Magistrate slammed after he refused to provide reasons for acquitting a woman who allegedly lied to get spousal maintenance

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Published Aug 30, 2023


A Bloemfontein Magistrate came under fire for a judgment he delivered without preparation and refused to give reasons why he acquitted a woman who was charged with perjury.

The ex-husband opened the case against his ex-wife after the National Director of Public Prosecutions declined to prosecute her.

The charge arose from an affidavit deposed by the ex-wife in support of her Rule 43 application in which she sought interim maintenance for herself and a minor child pending the finalisation of their divorce.

According to the charge sheet, the ex-wife was accused of intentionally and wrongfully giving false statements under oath in order to get Rule 43 to benefit her.

During the trial, the ex-husband testified that his ex-wife inflated his financial position in order to secure high maintenance.

In response, the ex-wife denied any malfeasance and contended that there was nothing fraudulent or even misleading about the evidence contained in her Rule 43 affidavit.

She further stated that the details she provided were merely estimates and were duly accepted by the court.

After all the evidence was proffered, Magistrate P Bester delivered an “ex tempore judgment”. This is a judgment given without preparation.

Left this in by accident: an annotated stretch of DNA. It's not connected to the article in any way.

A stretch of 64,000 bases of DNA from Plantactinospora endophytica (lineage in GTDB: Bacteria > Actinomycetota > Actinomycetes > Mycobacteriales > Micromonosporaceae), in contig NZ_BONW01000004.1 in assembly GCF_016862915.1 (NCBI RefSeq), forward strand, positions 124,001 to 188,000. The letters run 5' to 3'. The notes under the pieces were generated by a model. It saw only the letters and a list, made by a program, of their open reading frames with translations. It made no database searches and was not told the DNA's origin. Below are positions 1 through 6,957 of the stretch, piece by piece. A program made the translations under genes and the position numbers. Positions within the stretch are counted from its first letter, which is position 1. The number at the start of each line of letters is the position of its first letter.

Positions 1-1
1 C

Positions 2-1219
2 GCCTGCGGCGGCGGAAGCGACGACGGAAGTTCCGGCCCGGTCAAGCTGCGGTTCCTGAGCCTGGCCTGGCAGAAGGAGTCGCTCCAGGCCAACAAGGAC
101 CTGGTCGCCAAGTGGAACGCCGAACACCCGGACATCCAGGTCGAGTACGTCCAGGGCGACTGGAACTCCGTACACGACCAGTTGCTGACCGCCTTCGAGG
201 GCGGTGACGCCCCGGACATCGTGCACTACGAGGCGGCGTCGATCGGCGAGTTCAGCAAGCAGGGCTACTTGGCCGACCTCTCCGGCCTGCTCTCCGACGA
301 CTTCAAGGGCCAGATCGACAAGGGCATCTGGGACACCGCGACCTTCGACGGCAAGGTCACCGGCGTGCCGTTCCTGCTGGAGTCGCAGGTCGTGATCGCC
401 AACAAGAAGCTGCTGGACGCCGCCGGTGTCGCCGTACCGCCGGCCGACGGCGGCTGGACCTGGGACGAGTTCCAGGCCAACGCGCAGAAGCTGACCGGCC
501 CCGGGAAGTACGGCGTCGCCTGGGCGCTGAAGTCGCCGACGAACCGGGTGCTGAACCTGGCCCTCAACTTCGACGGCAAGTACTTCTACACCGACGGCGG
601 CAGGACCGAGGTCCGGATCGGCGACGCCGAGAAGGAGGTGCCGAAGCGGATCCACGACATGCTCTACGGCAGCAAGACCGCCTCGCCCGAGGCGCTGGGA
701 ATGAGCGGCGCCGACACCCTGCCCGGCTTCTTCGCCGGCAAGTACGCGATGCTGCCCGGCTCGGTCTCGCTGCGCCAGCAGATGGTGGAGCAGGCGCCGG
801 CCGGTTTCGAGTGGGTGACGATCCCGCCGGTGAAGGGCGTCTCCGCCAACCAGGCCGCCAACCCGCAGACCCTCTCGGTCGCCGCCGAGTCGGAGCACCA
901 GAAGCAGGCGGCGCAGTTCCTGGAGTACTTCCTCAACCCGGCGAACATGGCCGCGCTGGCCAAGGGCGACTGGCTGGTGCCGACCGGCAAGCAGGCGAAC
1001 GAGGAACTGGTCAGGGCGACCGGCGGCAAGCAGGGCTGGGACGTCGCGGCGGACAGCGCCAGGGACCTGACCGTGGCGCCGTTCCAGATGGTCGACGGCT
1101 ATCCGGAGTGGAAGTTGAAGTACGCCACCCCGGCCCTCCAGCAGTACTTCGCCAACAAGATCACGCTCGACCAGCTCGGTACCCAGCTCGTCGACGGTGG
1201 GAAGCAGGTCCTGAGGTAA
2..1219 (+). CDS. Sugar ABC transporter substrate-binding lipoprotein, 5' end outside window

“We have got two different versions before court of what happened and at this stage the court cannot decide between the two versions ... If this court at this stage finds that the case against you is not proved beyond a reasonable doubt, then you are found not guilty and are discharged,” he said in his judgment.

Aggrieved by the decision, the ex-husband filed a request asking the magistrate to provide reasons for the acquittal.

The magistrate’s written response was simply: “Kindly take note that I have nothing to add to my reason given during my judgment.”

This prompted the ex-husband to approach the Bloemfontein High Court to compel the magistrate to provide reasons for his decision.

After listening to the case, Judge Nokuthula Daniso said the magistrate’s failure to render a judgment was a grave lapse of duty.

“What compounds the situation is the magistrate’s refusal to provide reasons when he was subsequently requested to do so. In my view, the magistrate’s conduct is what is aptly described as poor judicial service,’’ she said.

Judge Daniso said the magistrate is compelled to show that he correctly applied the principles of law to arrive at the conclusion which proves that the ex-wife was not guilty.

The judge ordered magistrate P Bester to provide a full judgment as required by the law.

She also held the Minister of Justice and Correctional Services responsible for the cost of the application.